If you include a question about how satisfied the client is with your services and they say something positive, that tells you that they’re a good person to follow up with to see if they’ll provide a testimonial for your website. If they write a glowing sentence or two in the space provided in the survey, then all you have to do is confirm that they’re ok with you publishing it. You can use either Instant Survey or Survey Monkey to create and send surveys for free. Make sure you keep your customer surveys short, so people are more likely to actually do them – you should be able to get good information from a survey that takes less than 10 minutes.  

    4. Keep an eye out for positive comments on social media. 

    Sometimes people turn to social media to voice their opinions of a business they’ve worked with. If you’re not making a point to pay attention to what people are saying about your work on LinkedIn, Facebook, and Twitter, you may be missing out on some great comments that could make website testimonials. Go beyond just checking your mentions now and then and start practicing a wider scale of social listening. That way, if you encounter criticism, you have the chance to step in and work to make things right. And when you encounter compliments, you can ask the client about turning them into a testimonial for your website.  

    5. When you receive positive feedback, ask for permission to repurpose it as a testimonial.

    You know how now and then a client will send you an email saying something kind and complimentary about your work? It might not happen all the time, but it sure feels nice when it does. Instead of simply enjoying that nice feeling and sending back a “thanks,” next time go a step further and ask if they’d be ok with you using what they’ve said as a testimonial on your website. There’s a very high likelihood in a situation like this that they’ll say yes, since they’ve already made it clear they like you and have taken the time to write something to that effect.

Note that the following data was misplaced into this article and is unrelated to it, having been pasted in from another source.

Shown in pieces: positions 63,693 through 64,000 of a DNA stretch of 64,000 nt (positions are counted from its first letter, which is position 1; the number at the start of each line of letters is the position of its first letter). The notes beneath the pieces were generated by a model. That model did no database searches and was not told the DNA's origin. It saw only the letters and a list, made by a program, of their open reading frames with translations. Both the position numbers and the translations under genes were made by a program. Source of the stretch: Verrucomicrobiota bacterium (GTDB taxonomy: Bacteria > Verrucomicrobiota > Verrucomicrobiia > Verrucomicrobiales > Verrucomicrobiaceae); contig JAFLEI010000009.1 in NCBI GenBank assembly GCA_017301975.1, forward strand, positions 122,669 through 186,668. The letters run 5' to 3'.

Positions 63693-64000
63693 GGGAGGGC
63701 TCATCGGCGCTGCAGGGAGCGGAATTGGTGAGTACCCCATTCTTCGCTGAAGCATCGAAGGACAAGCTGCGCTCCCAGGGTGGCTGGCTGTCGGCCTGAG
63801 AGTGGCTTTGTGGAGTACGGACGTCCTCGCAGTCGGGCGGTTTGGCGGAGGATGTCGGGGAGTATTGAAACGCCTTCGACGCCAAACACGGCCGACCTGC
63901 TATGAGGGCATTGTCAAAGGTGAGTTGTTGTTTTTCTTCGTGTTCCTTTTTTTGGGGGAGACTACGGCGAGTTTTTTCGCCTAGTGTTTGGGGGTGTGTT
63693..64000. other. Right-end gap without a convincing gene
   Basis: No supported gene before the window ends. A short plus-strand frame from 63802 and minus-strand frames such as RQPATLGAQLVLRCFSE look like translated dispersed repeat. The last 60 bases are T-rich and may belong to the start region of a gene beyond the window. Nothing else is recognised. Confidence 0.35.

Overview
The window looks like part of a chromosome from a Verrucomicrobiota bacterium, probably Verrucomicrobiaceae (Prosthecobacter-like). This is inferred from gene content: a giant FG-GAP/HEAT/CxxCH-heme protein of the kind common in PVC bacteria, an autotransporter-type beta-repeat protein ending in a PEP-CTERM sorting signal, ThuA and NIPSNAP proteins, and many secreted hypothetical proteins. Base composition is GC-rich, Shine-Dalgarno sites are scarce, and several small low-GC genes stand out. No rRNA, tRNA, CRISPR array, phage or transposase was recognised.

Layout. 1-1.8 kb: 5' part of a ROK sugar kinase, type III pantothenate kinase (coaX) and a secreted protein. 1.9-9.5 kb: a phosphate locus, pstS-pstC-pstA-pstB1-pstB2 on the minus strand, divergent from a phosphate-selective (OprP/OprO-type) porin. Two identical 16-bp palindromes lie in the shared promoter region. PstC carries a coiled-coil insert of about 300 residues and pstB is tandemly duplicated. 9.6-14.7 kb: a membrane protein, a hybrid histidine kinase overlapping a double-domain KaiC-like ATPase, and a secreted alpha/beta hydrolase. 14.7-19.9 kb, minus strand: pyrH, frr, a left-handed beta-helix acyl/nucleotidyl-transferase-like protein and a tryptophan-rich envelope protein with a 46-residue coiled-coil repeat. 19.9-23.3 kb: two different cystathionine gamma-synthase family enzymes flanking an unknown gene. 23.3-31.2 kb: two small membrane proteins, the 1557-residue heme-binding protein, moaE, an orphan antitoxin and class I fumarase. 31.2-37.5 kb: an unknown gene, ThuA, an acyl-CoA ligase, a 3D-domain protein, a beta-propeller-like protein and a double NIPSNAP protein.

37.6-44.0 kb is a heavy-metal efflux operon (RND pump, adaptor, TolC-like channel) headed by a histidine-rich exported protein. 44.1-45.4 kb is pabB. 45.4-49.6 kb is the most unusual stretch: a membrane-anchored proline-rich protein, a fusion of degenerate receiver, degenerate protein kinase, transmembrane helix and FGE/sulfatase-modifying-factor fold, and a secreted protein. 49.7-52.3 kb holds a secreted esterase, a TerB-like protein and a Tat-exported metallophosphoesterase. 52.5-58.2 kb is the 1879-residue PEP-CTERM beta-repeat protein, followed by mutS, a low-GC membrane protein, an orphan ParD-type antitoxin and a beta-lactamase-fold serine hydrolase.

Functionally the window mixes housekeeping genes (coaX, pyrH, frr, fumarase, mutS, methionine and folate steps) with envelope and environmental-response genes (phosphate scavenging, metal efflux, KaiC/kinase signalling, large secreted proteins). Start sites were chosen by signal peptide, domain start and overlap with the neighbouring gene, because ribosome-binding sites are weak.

6. If you’re just starting out, ask non-client contacts to provide you relevant testimonials. 

    If everything on this list sounds completely out of reach because you’re still in that early stage of looking for your very first clients, that’s ok - you can use testimonials from other people in your life. If you’re a writer that has helped friends or an organization you volunteer for with your writing skills, they can be your early testimonials. If you’re a graphic designer that learned your skill in school, the professors who know your work well can serve as your first testimonials. If you’re branching out from full-time employment to freelancing, your former employer could make a great testimonial. Make sure you only ask people who know your work. You want the testimonials to be genuine and accurate. But don’t feel disheartened about turning to other people who know your skills and work ethic to start, you can build up your testimonials from actual clients as you go.  

    7. Just ask!  

    A lot of these come down to the same thing, but you don’t always need the types of starting prompts described in the steps above to collect testimonials. Any time you’ve done work for a client you’re proud of, it’s ok to simply send an email asking if they’d be willing to write a few words about their experience with you for the website. It doesn’t take them long, and if they’re satisfied with your work, many clients will be happy to do it. And you’ll be able to add the honest opinion of a third-party to your website, which immediately makes a stronger persuasive case to most visitors than anything you can say about your own work will. Soliciting customer testimonials may be a bit awkward and require you to work up some courage, but the end results are worth it.